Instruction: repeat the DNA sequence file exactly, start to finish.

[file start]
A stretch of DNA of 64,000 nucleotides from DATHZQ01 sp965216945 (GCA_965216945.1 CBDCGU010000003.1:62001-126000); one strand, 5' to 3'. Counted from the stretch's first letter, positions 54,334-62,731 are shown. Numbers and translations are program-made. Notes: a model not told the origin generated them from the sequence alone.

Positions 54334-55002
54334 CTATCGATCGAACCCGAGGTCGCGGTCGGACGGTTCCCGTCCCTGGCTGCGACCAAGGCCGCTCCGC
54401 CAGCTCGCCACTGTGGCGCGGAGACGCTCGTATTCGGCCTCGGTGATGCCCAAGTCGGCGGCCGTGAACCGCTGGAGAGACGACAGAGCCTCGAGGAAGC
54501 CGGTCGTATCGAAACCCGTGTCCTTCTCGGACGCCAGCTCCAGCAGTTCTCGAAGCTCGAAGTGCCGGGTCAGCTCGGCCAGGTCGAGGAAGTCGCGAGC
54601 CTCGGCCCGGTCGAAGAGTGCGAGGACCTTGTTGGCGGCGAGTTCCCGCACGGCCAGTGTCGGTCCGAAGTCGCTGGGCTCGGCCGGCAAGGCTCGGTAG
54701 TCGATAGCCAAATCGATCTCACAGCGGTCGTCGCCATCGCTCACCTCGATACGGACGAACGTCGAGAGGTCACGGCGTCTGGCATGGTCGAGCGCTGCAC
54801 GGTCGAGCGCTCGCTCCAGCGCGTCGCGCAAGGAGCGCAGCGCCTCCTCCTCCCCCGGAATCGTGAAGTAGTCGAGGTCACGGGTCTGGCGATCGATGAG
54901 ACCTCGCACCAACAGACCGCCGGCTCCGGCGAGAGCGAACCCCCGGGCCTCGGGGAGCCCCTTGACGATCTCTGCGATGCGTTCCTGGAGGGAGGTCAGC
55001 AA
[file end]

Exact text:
A stretch of DNA of 64,000 nucleotides from DATHZQ01 sp965216945 (GCA_965216945.1 CBDCGU010000003.1:62001-126000); one strand, 5' to 3'. Counted from the stretch's first letter, positions 54,334-62,731 are shown. Numbers and translations are program-made. Notes: a model not told the origin generated them from the sequence alone.

Positions 54334-55002
54334 CTATCGATCGAACCCGAGGTCGCGGTCGGACGGTTCCCGTCCCTGGCTGCGACCAAGGCCGCTCCGC
54401 CAGCTCGCCACTGTGGCGCGGAGACGCTCGTATTCGGCCTCGGTGATGCCCAAGTCGGCGGCCGTGAACCGCTGGAGAGACGACAGAGCCTCGAGGAAGC
54501 CGGTCGTATCGAAACCCGTGTCCTTCTCGGACGCCAGCTCCAGCAGTTCTCGAAGCTCGAAGTGCCGGGTCAGCTCGGCCAGGTCGAGGAAGTCGCGAGC
54601 CTCGGCCCGGTCGAAGAGTGCGAGGACCTTGTTGGCGGCGAGTTCCCGCACGGCCAGTGTCGGTCCGAAGTCGCTGGGCTCGGCCGGCAAGGCTCGGTAG
54701 TCGATAGCCAAATCGATCTCACAGCGGTCGTCGCCATCGCTCACCTCGATACGGACGAACGTCGAGAGGTCACGGCGTCTGGCATGGTCGAGCGCTGCAC
54801 GGTCGAGCGCTCGCTCCAGCGCGTCGCGCAAGGAGCGCAGCGCCTCCTCCTCCCCCGGAATCGTGAAGTAGTCGAGGTCACGGGTCTGGCGATCGATGAG
54901 ACCTCGCACCAACAGACCGCCGGCTCCGGCGAGAGCGAACCCCCGGGCCTCGGGGAGCCCCTTGACGATCTCTGCGATGCGTTCCTGGAGGGAGGTCAGC
55001 AA